“The Sound of Identity” follows a trans opera singer in Tulsa

“The Sound of Identity” directed by James Kicklighter.

The genial documentary, “The Sound of Identity,” available June 1 on digital and on demand, profiles Lucia Lucas, a transgender opera singer who has been hired to perform the title role in Mozart’s “Don Giovanni.” It is the first time a trans performer will sing the role, and the casting by Tobias Picker, the out gay composer and artistic director of the Tulsa Opera Company, is historic. However, it may also be seen as a canny stunt by some, and Picker wonders if his decision will result in him being asked to resign. 

Yet, as the film shows, Lucas’ casting also makes complete sense. The character of Don Giovanni is — several members of the company observe — pure toxic masculinity. He is a master of deception and disguise who shifts genders to manipulate others. It may be a “radical break with tradition,” as one interviewee says regarding Lucas singing the role, but another explains that there have always been “trouser roles” in opera, denoting parts are sung by members of the opposite sex.

“The Sound of Identity” reveals how Lucas, who has been performing professionally for the last 10 years, prepares for this, her American debut. She feels pressure to sell tickets and is seen making appearances at LGBT community events, meeting with various boards, and even handing out flyers in a public park, hoping to generate interest in opera in general and herself in particular. 

This work causes strain on her voice. She often performs at these appearances and talks over the background noise. In addition, her efforts to drum up interest takes away from preparing and getting into character, which is a concern for Denni Sayers, the production’s director.

Lucas is seen enjoying some down time, chatting with her wife, or playing video games. She explains that Nintendo gives her focus and keeps her brain sharp, revealing that she got hooked on playing video games after her parents got divorced. Lucas also talks candidly about her family, and how she handled her coming out, telling them she can live with or without them. She further expresses her concerns about her relationship with her father, who remarried and had another family. That her dad and one of his children are planning to attend Lucas’ performance gives her some anxiety and adds to the documentary’s drama.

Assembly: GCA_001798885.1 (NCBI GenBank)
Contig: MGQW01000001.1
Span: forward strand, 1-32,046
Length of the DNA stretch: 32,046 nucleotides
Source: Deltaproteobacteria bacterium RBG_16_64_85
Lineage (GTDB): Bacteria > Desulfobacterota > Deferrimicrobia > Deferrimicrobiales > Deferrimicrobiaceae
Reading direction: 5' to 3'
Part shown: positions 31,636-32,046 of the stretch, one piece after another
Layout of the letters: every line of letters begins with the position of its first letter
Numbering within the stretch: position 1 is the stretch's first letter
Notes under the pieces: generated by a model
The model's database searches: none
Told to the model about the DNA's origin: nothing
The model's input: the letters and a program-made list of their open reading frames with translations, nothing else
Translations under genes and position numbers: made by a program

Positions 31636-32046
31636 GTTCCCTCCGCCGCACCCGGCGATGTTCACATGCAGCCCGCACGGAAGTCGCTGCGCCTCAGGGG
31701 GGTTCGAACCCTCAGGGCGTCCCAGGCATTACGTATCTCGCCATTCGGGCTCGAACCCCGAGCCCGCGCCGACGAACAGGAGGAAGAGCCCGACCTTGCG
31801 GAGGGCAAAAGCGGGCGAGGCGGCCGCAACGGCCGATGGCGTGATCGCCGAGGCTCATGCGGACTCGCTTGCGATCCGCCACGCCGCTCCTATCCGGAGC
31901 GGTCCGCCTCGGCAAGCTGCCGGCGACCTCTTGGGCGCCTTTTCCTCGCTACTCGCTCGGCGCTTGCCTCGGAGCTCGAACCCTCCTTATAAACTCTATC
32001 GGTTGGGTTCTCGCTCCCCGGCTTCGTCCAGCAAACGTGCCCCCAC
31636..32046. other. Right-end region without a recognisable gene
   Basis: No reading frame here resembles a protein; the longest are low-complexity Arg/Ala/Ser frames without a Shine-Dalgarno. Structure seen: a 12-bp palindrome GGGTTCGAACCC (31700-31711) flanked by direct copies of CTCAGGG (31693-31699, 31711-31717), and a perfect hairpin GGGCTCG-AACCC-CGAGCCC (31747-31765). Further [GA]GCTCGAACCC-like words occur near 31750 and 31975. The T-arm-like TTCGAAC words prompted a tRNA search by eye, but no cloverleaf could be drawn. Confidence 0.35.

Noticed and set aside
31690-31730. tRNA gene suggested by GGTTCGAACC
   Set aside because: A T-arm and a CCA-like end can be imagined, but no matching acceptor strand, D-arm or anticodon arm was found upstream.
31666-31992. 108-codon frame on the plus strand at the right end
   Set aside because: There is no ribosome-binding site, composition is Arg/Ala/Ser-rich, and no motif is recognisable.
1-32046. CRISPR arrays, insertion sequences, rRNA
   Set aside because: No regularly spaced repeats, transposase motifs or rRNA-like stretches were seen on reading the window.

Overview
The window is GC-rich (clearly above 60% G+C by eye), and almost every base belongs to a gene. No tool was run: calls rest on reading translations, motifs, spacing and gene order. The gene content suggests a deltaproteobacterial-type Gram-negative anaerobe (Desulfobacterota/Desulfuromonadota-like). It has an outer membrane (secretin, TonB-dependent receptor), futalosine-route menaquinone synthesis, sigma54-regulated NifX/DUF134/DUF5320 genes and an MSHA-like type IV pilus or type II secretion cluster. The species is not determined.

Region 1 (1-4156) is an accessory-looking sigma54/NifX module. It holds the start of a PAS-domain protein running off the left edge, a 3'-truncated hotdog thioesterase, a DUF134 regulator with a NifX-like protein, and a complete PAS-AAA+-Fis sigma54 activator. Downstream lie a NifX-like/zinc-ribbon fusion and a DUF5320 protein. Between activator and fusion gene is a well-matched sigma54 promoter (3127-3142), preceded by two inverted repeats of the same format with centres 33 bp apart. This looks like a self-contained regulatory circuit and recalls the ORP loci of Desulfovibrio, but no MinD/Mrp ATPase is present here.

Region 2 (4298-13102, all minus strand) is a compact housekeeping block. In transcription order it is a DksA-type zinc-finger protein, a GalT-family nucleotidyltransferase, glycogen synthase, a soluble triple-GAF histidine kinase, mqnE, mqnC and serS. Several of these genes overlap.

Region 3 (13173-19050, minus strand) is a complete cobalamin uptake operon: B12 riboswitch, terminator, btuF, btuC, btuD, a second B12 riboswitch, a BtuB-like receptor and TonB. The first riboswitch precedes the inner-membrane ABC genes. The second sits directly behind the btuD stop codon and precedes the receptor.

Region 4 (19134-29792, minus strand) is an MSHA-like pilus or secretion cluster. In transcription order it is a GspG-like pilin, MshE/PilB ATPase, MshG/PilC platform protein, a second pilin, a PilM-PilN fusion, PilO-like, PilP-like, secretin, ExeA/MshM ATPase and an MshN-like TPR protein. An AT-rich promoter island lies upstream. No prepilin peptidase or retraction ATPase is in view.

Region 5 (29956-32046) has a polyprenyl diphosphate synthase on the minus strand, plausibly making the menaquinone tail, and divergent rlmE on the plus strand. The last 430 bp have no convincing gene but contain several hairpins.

“The Sound of Identity” directed by James Kicklighter.

“The Sound of Identity” provides a strong spotlight on Lucas, who talks about her struggles coming out and forging a career where her identity may limit her opportunities. But of equal interest is Picker’s backstory. He reveals (after losing to Lucas at a video game) that he grew up with Tourette’s. When he talked with a therapist, he eventually came to embrace his sexuality, not hide it. He found a partner and yet resisted marriage until legal rights, like health benefits, became important. Then he and his husband were wed by none other than opera buff Ruth Bader Ginsburg. His chatty scenes with Lucas are among the film’s best. 

Other performers of the company, including Anthony Clark Evans, Hidenori Inoue, and Michael St. Peter, weigh in with their respect and appreciation for Lucas and the production. The family environment of the opera company is affectionate, and the documentary features as many scenes that show the work as there are scenes of people talking about the work. The rehearsals and performances are enjoyable to watch. Revealing the behind-the-scenes efforts of the costume designers illustrates the amount of energy (and money) needed to create such an elaborate production. 

“The Sound of Identity” addresses the fear the Tulsa Opera has about finding an audience and make money on “Don Giovanni,” indicating that support for the arts, especially opera, is tricky. There are discussions of trying to appeal to a younger and LGBT crowd and the issue of race is raised when it is noted that only two of the many Tulsa Opera board members are people of color. 

What is not a concern, apparently, is any apparent transphobia regarding Lucas’ casting. This is obviously a good thing — her trans identity should not matter if she can sing the role — but given that the film emphasizes the “risk” of this casting, audiences, and that Oklahoma is a red state, the film prepares for a backlash that never really happens.

Much of what Lucas says in the film repeats her finding value in making human connections, be it with family, community, fellow gamers, and most importantly, audiences. Although Lucas does not provide any great insight when she insists there is nothing like a live performance “The Sound of Identity” shows the power when she does this.

This documentary is effective for showcasing positive trans representation, but it is Lucas’ singing, not just her attitude, that really impresses.